The official student newspaper of University of Wisconsin-Eau Claire since 1923.

The Spectator

The official student newspaper of University of Wisconsin-Eau Claire since 1923.

The Spectator

The official student newspaper of University of Wisconsin-Eau Claire since 1923.

The Spectator

Start thinking about Christmas

Janie Boschma

Christmas is coming. Is your mail ready?

Senior Jessie Martens, a Service Center supervisor, said Christmas is when they experience one of the two biggest mail rushes of the year. A fourth-year Service Center employee, Martens said she would be happy to answer any questions students have when mailing out a pile of Christmas cards or a package.

“I pretty much see anything and everything people want to send,” she said.

Since it is often busy at the Service Center desk in Davies, Martens said it would be best for students to ask questions beforehand, and then come in with the package ready.

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For a standard-sized letter or card, one stamp is usually all you need. Postage stamps within the United States costs 41 cents and international postage costs 69 cents and up.

Service Center Ticket Coordinator Julie Carr said the Service Center does not handle any international packages and can only send cards internationally that weigh one ounce or less.

“Within the U.S., we can do pretty much anything,” Martens said.

Stamps are available individually, in books and in rolls – any quantity up to 100, Martens said.

Martens and Carr said the Service Center has already ordered holiday stamps and expect them to arrive at least three weeks before Christmas.

The post office picks up mail from the Service Center at 4 p.m. every day, Martens said.

If you need to send a package overseas, there are four post offices in Eau Claire. The closest one to campus is at 126 N. Barstow St.

George Esser, the customer service supervisor at the Barstow Street post office, said there have been several changes in international shipping in the last year.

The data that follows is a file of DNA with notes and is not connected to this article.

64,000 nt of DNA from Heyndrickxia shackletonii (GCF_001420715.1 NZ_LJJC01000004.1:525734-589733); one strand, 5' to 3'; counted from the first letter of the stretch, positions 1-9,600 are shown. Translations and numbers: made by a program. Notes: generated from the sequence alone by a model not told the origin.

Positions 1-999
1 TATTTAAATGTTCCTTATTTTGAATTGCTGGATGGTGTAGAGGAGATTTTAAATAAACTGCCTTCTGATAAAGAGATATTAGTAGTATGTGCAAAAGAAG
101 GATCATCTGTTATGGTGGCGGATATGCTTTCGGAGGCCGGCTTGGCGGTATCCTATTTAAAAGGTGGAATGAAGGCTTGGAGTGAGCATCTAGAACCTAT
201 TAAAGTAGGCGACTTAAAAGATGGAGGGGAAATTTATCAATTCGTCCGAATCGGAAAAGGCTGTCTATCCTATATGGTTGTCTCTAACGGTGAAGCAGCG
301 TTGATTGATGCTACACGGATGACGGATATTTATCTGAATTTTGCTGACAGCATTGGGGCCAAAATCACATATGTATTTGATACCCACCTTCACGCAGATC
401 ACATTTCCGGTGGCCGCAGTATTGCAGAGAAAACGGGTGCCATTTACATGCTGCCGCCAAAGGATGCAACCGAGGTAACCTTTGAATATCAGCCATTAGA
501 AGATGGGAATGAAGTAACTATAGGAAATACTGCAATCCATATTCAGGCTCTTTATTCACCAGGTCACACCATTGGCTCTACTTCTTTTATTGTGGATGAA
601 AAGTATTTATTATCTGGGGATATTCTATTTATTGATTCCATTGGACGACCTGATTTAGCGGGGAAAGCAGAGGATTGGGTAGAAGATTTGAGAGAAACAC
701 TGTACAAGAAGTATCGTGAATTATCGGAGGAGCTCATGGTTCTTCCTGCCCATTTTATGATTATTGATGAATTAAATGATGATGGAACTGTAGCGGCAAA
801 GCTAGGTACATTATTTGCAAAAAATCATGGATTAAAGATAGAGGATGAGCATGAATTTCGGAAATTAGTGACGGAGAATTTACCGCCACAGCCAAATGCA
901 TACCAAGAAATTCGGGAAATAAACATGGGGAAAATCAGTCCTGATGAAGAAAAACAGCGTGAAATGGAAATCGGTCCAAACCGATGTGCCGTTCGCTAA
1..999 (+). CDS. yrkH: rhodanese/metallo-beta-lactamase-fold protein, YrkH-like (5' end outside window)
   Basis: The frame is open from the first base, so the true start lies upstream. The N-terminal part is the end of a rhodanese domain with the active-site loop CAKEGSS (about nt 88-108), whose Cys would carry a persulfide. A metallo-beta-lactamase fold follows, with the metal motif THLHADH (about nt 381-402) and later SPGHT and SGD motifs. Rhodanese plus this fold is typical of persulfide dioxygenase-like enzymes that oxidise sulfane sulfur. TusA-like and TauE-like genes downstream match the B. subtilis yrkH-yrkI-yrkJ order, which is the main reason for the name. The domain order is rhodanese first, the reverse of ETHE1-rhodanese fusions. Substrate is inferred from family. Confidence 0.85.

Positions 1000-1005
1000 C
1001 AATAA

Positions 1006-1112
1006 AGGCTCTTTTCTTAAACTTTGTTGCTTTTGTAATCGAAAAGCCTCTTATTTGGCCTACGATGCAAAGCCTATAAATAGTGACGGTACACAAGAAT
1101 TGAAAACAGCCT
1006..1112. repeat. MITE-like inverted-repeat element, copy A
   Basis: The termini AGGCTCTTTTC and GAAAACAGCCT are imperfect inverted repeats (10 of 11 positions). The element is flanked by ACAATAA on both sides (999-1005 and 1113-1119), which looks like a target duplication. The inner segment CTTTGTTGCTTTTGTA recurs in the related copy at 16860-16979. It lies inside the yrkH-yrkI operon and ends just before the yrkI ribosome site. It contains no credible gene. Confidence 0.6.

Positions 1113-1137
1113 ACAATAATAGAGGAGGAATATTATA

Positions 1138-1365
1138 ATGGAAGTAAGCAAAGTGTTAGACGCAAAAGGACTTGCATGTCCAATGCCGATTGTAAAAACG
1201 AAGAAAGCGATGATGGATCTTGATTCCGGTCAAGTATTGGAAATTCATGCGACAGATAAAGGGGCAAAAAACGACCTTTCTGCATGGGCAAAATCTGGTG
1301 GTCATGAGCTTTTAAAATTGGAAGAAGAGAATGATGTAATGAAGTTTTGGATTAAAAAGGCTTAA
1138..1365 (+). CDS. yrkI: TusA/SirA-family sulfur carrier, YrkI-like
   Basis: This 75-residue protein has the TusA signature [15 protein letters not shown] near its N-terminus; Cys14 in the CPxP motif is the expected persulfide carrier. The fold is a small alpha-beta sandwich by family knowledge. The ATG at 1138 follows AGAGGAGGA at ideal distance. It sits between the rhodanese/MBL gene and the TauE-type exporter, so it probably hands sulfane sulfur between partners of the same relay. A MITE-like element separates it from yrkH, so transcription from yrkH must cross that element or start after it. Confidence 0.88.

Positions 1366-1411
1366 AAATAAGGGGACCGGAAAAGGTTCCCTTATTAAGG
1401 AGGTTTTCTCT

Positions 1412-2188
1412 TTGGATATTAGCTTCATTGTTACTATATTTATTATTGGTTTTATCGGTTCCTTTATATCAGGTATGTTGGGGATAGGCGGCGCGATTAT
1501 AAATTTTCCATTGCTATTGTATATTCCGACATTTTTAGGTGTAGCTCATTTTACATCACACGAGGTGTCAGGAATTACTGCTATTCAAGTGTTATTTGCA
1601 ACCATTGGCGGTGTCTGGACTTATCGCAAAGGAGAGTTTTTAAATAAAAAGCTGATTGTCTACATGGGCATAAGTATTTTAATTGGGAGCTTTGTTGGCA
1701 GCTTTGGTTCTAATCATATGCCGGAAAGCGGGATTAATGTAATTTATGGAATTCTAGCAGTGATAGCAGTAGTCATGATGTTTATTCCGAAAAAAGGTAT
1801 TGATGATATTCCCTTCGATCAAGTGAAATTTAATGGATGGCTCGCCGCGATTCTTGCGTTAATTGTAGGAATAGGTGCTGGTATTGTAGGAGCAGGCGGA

All mail weighing more than 13 ounces must be dropped off inside the post office, which Esser said is an additional post-9/11, security measure. He said individuals should also bring any international mail inside the office.

Students may also notice they can no longer send mail via boat at a lower rate than airmail, Esser said. The post office now delivers all international mail via first-class air.

Also, the United States Postal Service now requires return addresses on all mail, Esser said. Customs forms are also required on all international packages.

The USPS carries free flat rate envelopes and boxes. As long as the envelopes and boxes are closed and do not bulge, postage within the United States costs $4.60 for a flat rate envelope and $8.95 for a box, regardless of weight.

Though it depends on the country, Esser said flat rate boxes to most international countries cost $37. To Mexico and Canada, shipping costs with flat rate boxes are $23. Flat rate boxes are available in 11″ x 8.5″ x 5.5″ and 13.625″ x 11.875″ x 3.375″ dimension, according to the USPS Web site. The boxes themselves are free and are available at any post office, as well as at the Service Center. The USPS limits the contents of international flat rate boxes to 20 pounds, according to their Web site.

Shipping flat rate envelopes costs $9 to Canada and Mexico, and $11 to all other countries. The contents of an international flat rate envelope cannot weigh more than 4 pounds.

Since delivering mail to overseas countries is time consuming, especially to troops in Iraq and other areas in the Middle East, Esser said it is important to mail those packages by Nov. 18.

“The best thing they can do is mail early,” he said. “I can’t stress enough they need to be mailed as soon as possible to get there on time.”

Esser recommended sending packages to Mexico and Canada sometime in the beginning to middle of December.

Carr said students can use their own boxes for packages, though using a flat rate box ensures they do not pay extra costs for having an oversize box.

The Service Center also works with United Parcel Service. Carr said students must provide their own box if they want to send a package through UPS. She said the cost for sending packages through the USPS and UPS is fairly similar.

Carr said if you are reusing a box, be sure to cross out any old addresses, markings or barcodes.

If students wrap packages in brown paper, Carr said they should tape all corners and edges to prevent ripping.

“Paper gets torn really easily in transport,” she said.

Martens suggested placing wrapped gifts within another box to make sure the wrapping doesn’t tear.

Carr said packing items within the box is crucial, especially if they are breakable.

“Even if you put ‘fragile’ on the box, things get thrown around.”

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